But now, a group at MIT has identified a completely unexpected set of changes. Inside the smallest spaces, in carbon nanotubes whose inner dimensions are not that much stretched than a few water molecules, water can freeze and become solid even a high temperatures that would normally lead it to boil.
The study demonstrates how even very common substances can drastically alter their behavior when captured inside structures estimated in nanometers, or billionths of a meter, and the research might result in novel applications, like essentially, ice – filled wires that take benefit of the unique thermal and electrical properties of ice while remaining constant at the room temperature.
“If you confine a liquid to a nanocavity, you can actually distort its phase behavior,” says Strano, referring to how and when the material alters between liquid, solid and gas transitions. Such effects were expected, but the huge dimensions of the alteration and its direction rising rather than diminishing freezing point were an absolute surprise. In one of the experiments from the team, the water became solid at a temperature of 105 C or more. The precise temperature is difficult to analyze, but 105 C was considered the minimum value in the test, the actual temperature could have been as high as 151C.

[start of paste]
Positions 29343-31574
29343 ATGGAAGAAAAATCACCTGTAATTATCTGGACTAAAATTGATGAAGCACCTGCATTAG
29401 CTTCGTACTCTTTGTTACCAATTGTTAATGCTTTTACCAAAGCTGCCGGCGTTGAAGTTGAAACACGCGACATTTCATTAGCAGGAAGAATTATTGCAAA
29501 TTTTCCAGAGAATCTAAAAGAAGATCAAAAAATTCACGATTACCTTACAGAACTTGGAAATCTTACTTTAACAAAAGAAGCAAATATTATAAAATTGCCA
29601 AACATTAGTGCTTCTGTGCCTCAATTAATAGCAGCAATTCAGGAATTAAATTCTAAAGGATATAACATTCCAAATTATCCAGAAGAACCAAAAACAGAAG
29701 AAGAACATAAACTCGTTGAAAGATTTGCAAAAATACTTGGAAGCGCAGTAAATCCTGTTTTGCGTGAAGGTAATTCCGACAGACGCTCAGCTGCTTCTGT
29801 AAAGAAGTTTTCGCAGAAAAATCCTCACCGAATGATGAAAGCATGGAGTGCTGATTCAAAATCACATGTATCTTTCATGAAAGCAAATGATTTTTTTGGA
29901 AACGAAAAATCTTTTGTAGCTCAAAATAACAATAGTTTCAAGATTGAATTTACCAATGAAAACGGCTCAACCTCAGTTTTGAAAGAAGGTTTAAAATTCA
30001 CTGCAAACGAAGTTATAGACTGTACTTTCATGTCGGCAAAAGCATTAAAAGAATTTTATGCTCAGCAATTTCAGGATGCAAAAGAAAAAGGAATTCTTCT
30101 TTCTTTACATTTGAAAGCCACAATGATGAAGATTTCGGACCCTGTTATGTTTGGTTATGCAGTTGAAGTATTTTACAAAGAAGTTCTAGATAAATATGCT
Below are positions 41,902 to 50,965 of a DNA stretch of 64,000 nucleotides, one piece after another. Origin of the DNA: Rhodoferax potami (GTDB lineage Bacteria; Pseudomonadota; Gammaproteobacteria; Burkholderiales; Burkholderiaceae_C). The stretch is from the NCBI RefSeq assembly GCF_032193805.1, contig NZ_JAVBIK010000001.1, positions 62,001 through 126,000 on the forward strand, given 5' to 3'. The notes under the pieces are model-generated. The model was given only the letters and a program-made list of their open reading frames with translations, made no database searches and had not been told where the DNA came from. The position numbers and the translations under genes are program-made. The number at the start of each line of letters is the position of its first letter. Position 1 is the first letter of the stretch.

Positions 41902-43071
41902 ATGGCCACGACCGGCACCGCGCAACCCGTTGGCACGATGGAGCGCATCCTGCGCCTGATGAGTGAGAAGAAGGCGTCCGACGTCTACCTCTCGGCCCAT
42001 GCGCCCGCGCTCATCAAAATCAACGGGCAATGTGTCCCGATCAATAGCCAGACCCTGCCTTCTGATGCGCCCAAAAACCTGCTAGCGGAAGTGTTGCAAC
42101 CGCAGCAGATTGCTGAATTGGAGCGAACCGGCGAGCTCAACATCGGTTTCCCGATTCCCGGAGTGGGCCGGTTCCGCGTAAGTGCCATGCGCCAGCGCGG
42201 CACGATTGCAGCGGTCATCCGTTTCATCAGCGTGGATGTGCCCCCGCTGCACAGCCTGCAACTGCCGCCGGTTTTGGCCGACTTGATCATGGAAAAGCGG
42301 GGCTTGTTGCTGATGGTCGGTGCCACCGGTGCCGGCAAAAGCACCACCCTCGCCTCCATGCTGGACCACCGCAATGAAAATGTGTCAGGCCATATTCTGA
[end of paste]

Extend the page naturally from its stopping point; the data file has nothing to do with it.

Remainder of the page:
“Such an effect is much bigger than anyone had expected,” says Strano. It turns out to be the way water behavior alters inside the small carbon nanotubes, structures the shape of a soda straw, formed completely from carbon atoms, but just a few nanometers in diameter – depends critically on the exact radius of the tubes. “These are actually the tiniest pipes you could consider,” says Strano. In the studies, the nanotubes were left open at both the ends with water reservoirs at each opening.
Even the difference between nanotubes 1.05 nanometers and 1.06 nanometers across made a huge difference of tens of degrees in the apparent freezing point, the scientists identified. Such extreme differences were absolutely unexpected. “As the bets are off when you appear really small,” says Strano. “It is truly an unexpected space.”
The group can identify not just the presence of water inside the tube, but also its phase, he confirms. “We can inform if the liquid or vapor and we can inform if it is in a stiff phase.” While the water surely rests into a solid phase, the group avoids considering it ‘ice’ as the term means a specific sort of crystalline structure, which they have not been able to disclose.
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